Another growing problem facing farmers across the country is Neospora – a virulent parasite found in dogs’ faeces and, if they foul grazing land and pregnant cattle ingest the parasite, it will cause them to abort or give birth to calves infected for life. Neospora can also infect sheep causing them to abort too. So the most responsible thing for dog walkers to do is to pick it up in the countryside, bag it and bin it.

Mr Sercombe said: “This is a real issue, especially for those farms which attract dozens of walkers on a daily basis walking their dogs and who don’t clean up after them. Dogs are a primary host for the parasite and while cattle infection can circulate within a herd via vertical transmission, naïve cattle grazing on pastures contaminated by infected dog faeces can become susceptible. Just one incident of a cow eating some of the parasite eggs can have a huge impact on a whole herd.

“This is about better information for the public – dog owners must be made aware of the problems that occur. Those using agricultural land to exercise their dogs should do so responsibly and clean up after their animals to avoid the spread of this disease in livestock.”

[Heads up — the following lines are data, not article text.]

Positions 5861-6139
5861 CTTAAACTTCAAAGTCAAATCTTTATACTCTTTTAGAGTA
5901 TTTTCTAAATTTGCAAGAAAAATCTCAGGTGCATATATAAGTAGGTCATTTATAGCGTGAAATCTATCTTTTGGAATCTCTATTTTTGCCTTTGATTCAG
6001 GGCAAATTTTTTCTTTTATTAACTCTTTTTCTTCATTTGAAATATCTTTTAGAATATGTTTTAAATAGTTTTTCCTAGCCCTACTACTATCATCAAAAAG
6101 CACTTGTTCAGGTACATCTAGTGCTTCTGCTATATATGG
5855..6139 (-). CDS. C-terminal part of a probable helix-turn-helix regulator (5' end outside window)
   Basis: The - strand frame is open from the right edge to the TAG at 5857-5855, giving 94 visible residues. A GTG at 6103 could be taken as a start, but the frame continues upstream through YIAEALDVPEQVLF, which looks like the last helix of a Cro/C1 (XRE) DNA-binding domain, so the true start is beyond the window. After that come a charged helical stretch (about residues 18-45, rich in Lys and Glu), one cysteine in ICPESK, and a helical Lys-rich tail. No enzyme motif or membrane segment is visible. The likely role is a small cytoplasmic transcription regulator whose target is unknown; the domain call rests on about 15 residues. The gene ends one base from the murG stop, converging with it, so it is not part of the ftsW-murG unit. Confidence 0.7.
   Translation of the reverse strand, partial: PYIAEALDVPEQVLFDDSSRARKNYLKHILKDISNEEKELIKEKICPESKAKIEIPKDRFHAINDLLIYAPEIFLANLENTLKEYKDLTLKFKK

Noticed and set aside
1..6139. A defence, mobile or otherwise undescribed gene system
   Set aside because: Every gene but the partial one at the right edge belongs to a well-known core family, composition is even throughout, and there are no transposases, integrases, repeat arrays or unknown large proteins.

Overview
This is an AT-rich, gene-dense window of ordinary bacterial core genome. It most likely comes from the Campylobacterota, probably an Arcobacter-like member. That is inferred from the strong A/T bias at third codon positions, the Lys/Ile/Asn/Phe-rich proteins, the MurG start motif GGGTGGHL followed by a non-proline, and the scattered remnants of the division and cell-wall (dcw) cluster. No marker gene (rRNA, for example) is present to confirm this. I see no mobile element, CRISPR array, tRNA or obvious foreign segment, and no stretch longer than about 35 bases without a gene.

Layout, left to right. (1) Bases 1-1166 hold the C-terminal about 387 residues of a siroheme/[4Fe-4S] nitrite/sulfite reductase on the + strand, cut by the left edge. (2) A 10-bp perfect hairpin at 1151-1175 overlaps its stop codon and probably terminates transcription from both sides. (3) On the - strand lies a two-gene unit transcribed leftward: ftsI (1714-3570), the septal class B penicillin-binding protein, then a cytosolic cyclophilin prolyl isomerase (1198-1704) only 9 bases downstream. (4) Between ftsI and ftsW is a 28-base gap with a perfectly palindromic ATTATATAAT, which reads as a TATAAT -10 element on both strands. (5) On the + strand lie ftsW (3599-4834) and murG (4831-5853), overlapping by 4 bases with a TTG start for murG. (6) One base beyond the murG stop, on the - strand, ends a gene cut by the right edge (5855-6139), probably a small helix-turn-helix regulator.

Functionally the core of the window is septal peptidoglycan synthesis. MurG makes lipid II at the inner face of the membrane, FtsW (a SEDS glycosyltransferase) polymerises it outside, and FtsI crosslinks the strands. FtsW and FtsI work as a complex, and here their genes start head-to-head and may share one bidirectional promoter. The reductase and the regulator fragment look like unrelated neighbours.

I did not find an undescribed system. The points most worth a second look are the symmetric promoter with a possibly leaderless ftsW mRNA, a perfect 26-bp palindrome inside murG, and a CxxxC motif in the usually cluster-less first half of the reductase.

I’m not suggesting Farmers Weekly always publishes the NFU press releases verbatim without any critical journalist assessment of them, of course not. But the article does bear a striking resemblance to the PR. Except for one thing: the NFU is calling for dog owners to clean up after their animals to avoid spreading this nasty disease.

Amazingly, Farmers Weekly did not include this Big Ask. Why not? Could it be that the dog-walking lobby is already launching its counter-attack? Are they demanding their rights to leave dog poop all over the country? Will the NFU be taken to the European Court of Human Rights? Is there a correlation between people who don’t pick up their dog poo and UKIP voters?